For many cyclists, Zwift is their first experience of riding “with power”–that is, seeing a wattage reading for their effort. And they have no idea if what they’re seeing is way off or absolutely accurate, and if that number means they are super strong or very weak. I feel your pain, and I’m here to help!

Today’s Power Accuracy Outlook

Smart trainers and power meters are improving in terms of accuracy and reliability as the technology matures, and I think the vast majority of Zwifters enjoy acceptably accurate power numbers today.

But we still see riders on uncalibrated trainers or trainers with known accuracy issues. And we also have riders on “dumb trainer” setups which use Zwift’s virtual power algorithms to calculate power numbers–and those numbers may be wildly inaccurate due to simple mistakes like under-tightening the roller or having low tire pressure.

How to Test?

The only way to test the accuracy of your power numbers precisely is to compare them with a power meter you know is completely accurate. This article doesn’t cover this sort of testing.

Instead, it covers two quick methods to help you figure out if your power numbers are at least in the neighborhood of being accurate.

Test #1: The Outdoor Speed Test

The easiest way to approximate your FTP is to look at your solo outdoor efforts on a flat stretch of road. Ideally, you would do a one-hour out and back effort on the flattest roads possible with as little wind as possible. Flat roads are essential for this because when the road is flat, your weight doesn’t affect your speed much once you’ve accelerated to “cruising speed.”

Sidenote: I actually enjoy doing these rides a few times each year, I call them my “one-hour challenge” rides, and it’s a fun test to see how much stronger I’ve become since my last attempt. The last one I did (July 2018) targetted 24 miles in the hour, and I made it by just two seconds according to my trusty Wahoo Elemnt.

Even if you can’t do an all-out solo hour on flat roads, you should know by now what kind of speed you can hold by yourself outside on a flat road with no major winds for a longer stretch of time (20+ minutes).

Here are rough estimates of the wattage required for you to hold particular speeds outdoors:

  • 25 kmph (15 mph) – 92 watts
  • 30 kmph (18-19 mph) – 143 watts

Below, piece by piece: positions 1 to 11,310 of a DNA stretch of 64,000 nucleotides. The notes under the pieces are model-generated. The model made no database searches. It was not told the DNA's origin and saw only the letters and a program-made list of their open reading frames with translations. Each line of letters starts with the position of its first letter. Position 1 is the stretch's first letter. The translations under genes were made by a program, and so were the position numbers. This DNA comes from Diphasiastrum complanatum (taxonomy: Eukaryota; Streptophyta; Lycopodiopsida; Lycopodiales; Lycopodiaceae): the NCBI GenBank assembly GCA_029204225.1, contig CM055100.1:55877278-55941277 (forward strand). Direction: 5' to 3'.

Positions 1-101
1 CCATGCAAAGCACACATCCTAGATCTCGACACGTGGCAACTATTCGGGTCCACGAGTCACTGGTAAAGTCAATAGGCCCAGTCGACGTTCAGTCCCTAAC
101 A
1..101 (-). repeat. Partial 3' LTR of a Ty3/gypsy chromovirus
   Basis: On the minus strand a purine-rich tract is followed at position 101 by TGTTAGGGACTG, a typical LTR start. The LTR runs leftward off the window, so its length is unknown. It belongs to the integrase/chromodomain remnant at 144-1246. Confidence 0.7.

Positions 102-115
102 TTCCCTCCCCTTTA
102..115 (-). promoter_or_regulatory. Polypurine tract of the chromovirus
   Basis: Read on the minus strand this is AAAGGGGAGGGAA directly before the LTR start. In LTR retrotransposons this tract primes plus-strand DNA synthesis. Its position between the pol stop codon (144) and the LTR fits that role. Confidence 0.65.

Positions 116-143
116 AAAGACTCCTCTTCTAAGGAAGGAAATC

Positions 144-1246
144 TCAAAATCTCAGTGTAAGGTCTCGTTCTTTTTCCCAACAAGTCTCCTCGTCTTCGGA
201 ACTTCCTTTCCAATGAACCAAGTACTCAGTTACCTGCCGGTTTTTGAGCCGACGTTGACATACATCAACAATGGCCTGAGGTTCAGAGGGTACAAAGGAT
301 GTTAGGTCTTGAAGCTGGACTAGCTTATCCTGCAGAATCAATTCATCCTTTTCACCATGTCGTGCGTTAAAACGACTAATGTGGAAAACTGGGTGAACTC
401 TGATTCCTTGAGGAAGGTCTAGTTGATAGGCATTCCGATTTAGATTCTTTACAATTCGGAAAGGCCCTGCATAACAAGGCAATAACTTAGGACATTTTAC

• 35 kmph (21-22 mph) – 212 watts
  • 37.5 kmph (23-24 mph) – 254 watts
  • 40 kmph (24-25 mph) – 301 watts
  • 45 kmph (28 mph) – 415 watts

So if you’re unsure if your power numbers are accurate in Zwift, just find the speed above that you can hold outdoors on a flat ride going all-out for 20+ minutes. Then see if that wattage matches what you see in Zwift when you’re giving it everything you’ve got!

Disclaimer on the Numbers

  • Of course, the numbers above assume you aren’t extremely lightweight or overweight, or extremely short (or tall). They will be most accurate for a person in the 60-80kg range, and of average height.
  • The numbers above were taken from bikecalculator.com, and compared with kreuzotter.de to check for accuracy.
  • Obviously, speeds can vary greatly if you are in a more aero position. The numbers above were done assuming riding in the drops on a standard road bike setup (not TT).

Test #2: The Sniff Test

The sniff test is much simpler than the outdoor speed test. But it’s also less scientific.

If you aren’t a trained athlete (let’s say you’re in your first year or two of serious cycling) and you are of average size, chances are very slim that your FTP is anywhere above 300 (for males). Chances are it’s close to 200, and maybe 250 if you have good genes or have been training for several months. Many riders will be significantly lower than 200 at this phase, and that’s OK too!

The important thing to understand is that you certainly won’t have an FTP above ~325 at this phase in your training, which is why any time a newbie rider posts about such an FTP increase in on Facebook, folks laugh it off.

It doesn’t pass the sniff test.

Pro male riders often have FTPs in the mid to high 300s, but these people have been training hard for hours per day, for years on end. If you’ve only been riding a year or two, and you weren’t a serious endurance athlete beforehand, it will take you at least a few years to get into anything touching pro territory. (And even then, once you get there you’ll realize you’ve got a long way to go.)

Conclusion

That’s it–two ways to quickly see if your numbers are at least somewhat accurate. I hope this helps some folks out!

Comment below if you have questions, or if this post has helped you figure out your power situation.